Kyrgyz authorities removed on Friday the head of the institution charged with issuing passports, a day after reporters published an investigation into a fraudulent tender procedure that saw a Lithuanian company winning the bid although not meeting tender requirements.
The removal of Alina Shaikova, the head of the State Registry Service, the agency that issues passports, came also three days after law enforcement detained three agency officials involved in awarding the 940 million soms (US$13.4 million) job. The three are accused of corruption and will remain in custody until June.
The investigation focuses on a State Registry Service tender to obtain biometric passport booklets. The winner was announced in February but the country’s state security agency, known as the GKNB, has accused both current and former government officials of accepting bribes from the winner in the form of payment for international travel.
Five foreign companies had submitted their bids and three were rejected for failing to meet the requirements. Between the remaining two, Lithuania’s Garsu Pasaulis had submitted the lower bid.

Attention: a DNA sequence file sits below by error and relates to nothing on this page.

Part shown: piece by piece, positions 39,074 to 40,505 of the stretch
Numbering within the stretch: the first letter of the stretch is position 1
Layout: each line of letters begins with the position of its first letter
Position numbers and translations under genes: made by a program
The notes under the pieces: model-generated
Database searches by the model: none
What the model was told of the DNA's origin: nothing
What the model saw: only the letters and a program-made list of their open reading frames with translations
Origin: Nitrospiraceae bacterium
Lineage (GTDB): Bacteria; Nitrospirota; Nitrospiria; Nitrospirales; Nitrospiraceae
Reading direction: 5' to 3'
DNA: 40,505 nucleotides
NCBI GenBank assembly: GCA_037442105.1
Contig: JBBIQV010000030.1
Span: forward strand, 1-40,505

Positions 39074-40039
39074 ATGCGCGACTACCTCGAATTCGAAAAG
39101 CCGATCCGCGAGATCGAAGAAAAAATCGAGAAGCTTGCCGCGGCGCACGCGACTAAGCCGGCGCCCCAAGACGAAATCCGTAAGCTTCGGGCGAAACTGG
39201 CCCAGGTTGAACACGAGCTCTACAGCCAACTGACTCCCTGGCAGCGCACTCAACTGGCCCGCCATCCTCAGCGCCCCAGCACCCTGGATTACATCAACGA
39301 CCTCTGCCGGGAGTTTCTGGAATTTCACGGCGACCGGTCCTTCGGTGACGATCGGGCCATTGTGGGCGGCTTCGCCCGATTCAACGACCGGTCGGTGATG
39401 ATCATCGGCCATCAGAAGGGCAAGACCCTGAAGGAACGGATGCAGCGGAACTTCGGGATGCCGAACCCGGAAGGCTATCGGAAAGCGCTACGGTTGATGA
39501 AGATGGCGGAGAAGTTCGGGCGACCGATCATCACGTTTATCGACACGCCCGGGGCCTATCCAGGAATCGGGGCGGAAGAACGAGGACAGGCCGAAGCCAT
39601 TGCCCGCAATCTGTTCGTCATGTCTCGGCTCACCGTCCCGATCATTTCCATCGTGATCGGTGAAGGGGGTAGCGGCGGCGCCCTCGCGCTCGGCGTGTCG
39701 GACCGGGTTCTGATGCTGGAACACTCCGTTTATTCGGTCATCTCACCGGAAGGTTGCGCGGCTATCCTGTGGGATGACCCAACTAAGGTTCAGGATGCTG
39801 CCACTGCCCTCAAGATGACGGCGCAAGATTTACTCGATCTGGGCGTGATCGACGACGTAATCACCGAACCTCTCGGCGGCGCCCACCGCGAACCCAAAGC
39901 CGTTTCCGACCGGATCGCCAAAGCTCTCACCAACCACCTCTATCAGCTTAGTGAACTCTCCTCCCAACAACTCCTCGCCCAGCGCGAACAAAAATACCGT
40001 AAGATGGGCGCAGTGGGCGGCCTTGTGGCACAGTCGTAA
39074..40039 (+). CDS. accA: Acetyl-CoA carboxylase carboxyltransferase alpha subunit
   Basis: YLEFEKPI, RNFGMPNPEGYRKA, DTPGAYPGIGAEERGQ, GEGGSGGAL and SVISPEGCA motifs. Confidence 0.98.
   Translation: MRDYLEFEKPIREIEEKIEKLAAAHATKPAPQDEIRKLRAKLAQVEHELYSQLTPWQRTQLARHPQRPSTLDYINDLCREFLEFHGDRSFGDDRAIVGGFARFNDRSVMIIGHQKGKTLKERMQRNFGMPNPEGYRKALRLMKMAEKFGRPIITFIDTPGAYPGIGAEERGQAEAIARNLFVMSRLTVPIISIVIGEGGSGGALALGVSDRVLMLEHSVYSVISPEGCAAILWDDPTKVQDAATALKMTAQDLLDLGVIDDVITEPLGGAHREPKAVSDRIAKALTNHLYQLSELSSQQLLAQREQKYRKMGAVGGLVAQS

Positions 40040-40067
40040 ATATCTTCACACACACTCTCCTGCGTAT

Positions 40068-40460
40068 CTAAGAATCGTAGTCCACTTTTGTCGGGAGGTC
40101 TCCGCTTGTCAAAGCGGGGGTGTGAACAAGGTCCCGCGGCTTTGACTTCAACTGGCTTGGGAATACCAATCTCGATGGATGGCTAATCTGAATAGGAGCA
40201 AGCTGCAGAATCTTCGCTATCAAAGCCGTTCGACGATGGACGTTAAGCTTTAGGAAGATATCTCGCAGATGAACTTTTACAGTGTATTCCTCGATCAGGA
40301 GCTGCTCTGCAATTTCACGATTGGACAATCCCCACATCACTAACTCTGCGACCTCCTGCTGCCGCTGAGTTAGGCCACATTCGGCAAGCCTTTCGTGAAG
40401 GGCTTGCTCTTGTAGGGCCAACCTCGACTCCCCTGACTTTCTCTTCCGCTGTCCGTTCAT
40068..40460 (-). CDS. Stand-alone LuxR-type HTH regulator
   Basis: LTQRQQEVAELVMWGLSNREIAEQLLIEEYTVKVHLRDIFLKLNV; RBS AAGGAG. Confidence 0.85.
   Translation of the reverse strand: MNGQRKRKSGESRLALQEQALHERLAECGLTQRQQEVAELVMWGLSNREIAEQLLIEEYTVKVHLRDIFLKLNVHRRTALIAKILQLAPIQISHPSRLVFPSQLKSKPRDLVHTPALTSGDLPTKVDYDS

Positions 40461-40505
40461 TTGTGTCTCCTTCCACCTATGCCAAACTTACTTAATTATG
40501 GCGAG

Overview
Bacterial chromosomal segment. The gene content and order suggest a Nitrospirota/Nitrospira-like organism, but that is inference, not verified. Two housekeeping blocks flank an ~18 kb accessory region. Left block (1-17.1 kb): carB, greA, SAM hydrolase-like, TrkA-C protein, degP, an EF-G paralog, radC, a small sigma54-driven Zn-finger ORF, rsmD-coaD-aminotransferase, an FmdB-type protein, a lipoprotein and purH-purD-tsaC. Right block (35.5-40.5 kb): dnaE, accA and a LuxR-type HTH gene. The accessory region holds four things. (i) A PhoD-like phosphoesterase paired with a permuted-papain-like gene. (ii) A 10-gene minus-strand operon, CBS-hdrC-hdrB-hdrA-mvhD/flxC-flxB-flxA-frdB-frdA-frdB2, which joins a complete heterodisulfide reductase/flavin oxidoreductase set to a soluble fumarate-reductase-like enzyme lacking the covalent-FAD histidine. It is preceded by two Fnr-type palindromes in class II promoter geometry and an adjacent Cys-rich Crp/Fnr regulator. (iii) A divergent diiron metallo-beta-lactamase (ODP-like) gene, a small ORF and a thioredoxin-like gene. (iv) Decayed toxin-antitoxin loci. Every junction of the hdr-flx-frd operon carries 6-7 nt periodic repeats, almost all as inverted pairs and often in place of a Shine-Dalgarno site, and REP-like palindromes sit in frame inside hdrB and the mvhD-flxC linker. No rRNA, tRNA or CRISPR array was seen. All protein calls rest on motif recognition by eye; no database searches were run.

Reporters from Kyrgyzstani web outlet Kloop and OCCRP found that Garsu Pausalis had also not met the tender requirements and that, in fact, it’s competitors had been disqualified for less.
Shaikova was replaced with the ex-mayor of the small city of Almazbek Mambetov who was reсently starring in another small scandal.
Commenting Kyrgyz activist’s Facebook posts about the cutting of trees for the construction of a road, Mambetov wrote in August 2018 that “dogs may bark, but the caravan moves on.”
In his next post he said he was commenting in the capacity of the mayor.
Several hours later his posts were deleted and his office wrote on its official Facebook page that Mambetov’s account was hacked. His press secretary Mirgul Janserkeeva told journalists that her boss has said that he did not write the comments.
This was not Mambetov’s only scandal. In 2017, his predecessor Satybek Shamshudinov released an audio recording of a conversation in which Mambetov can be heard swearing and threatening Shamshudinov with a lawsuit. It is not clear form the recording why Mambetov would be suing but he did use obscene language.